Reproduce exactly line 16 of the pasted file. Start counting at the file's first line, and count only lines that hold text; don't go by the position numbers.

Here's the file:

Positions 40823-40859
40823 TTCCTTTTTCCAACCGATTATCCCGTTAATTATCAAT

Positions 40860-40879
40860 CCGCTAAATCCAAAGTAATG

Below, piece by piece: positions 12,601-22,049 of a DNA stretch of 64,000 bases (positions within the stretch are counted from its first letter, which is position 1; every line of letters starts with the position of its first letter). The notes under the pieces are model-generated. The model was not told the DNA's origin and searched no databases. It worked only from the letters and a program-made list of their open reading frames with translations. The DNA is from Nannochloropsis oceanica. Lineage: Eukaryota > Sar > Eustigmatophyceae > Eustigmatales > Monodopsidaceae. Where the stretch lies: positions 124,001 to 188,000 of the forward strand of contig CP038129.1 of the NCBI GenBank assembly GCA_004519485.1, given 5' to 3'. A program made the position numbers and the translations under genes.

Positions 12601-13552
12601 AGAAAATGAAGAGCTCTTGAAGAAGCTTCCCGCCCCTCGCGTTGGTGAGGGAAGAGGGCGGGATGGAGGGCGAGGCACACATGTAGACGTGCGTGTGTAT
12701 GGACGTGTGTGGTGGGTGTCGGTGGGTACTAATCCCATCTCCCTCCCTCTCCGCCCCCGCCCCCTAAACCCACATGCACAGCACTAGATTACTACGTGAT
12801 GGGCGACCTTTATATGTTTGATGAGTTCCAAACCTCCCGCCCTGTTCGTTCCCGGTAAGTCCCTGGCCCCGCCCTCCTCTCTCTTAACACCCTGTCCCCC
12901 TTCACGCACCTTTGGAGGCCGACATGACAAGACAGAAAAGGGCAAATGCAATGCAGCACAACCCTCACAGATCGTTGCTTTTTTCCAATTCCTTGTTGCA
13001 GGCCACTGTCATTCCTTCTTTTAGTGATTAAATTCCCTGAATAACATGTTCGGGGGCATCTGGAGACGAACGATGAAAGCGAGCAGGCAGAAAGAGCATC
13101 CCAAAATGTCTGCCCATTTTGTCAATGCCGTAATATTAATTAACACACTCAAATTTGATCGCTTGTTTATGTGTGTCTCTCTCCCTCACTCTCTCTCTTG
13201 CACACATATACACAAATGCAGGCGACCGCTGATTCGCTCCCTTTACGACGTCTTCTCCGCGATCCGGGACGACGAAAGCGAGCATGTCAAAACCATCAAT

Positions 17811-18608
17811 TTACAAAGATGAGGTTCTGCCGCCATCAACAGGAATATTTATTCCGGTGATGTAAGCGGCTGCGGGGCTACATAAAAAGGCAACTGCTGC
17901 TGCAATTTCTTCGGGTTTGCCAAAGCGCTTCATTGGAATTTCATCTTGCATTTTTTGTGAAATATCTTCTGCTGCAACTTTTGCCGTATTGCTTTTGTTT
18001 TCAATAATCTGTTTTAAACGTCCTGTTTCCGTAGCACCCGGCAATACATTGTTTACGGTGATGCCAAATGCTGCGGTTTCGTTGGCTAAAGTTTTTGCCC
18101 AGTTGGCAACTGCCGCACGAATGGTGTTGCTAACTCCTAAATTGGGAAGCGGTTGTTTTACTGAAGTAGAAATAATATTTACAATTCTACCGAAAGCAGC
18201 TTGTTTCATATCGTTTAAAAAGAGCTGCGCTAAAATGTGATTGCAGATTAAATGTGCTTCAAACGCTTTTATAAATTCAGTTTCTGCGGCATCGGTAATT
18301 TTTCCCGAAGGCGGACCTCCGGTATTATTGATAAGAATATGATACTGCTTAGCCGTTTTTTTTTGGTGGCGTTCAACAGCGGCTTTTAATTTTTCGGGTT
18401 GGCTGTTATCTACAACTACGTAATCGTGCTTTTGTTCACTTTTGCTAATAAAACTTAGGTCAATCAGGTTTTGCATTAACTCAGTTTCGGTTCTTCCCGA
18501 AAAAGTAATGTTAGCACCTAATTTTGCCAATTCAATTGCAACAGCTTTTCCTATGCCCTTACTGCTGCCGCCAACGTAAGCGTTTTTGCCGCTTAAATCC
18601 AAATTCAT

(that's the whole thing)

17901 TGCAATTTCTTCGGGTTTGCCAAAGCGCTTCATTGGAATTTCATCTTGCATTTTTTGTGAAATATCTTCTGCTGCAACTTTTGCCGTATTGCTTTTGTTT